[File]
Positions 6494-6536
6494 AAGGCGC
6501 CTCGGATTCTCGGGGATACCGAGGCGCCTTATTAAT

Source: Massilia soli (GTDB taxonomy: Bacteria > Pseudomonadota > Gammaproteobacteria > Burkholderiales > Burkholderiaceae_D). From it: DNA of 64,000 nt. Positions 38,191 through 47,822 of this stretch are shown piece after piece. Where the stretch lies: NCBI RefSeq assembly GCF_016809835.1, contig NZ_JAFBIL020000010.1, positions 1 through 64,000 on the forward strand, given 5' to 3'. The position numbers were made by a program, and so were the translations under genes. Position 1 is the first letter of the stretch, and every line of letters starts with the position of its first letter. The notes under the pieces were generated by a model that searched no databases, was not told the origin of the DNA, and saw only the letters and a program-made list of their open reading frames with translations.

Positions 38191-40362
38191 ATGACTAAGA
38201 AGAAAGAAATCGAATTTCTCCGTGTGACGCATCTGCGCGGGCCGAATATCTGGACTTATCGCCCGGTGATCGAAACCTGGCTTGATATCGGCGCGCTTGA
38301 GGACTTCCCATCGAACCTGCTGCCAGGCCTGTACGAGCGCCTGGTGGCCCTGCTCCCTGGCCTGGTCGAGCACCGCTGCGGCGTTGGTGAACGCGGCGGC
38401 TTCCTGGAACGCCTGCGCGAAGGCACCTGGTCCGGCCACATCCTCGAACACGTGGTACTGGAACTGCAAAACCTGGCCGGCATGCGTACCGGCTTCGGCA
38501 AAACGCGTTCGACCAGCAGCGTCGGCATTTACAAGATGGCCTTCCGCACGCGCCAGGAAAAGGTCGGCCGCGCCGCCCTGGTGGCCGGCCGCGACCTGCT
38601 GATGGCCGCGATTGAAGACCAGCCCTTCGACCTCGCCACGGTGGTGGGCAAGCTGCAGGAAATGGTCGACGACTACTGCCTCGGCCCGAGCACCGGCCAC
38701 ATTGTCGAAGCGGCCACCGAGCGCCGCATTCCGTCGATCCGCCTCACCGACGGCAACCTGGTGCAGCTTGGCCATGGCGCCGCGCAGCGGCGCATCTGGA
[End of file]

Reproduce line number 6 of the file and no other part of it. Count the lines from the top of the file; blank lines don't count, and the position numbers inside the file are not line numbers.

38191 ATGACTAAGA